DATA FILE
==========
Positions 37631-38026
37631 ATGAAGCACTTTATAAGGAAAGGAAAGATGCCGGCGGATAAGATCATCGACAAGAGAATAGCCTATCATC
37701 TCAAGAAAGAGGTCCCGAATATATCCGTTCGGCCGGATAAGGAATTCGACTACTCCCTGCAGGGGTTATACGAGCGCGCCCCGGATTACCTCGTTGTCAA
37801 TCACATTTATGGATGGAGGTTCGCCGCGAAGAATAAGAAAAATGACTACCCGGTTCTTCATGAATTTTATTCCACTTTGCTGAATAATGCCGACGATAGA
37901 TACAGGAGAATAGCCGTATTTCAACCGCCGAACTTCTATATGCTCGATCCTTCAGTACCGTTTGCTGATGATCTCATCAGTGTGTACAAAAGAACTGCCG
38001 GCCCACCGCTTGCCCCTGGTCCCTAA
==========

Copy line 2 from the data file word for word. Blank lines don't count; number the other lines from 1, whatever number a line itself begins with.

37631 ATGAAGCACTTTATAAGGAAAGGAAAGATGCCGGCGGATAAGATCATCGACAAGAGAATAGCCTATCATC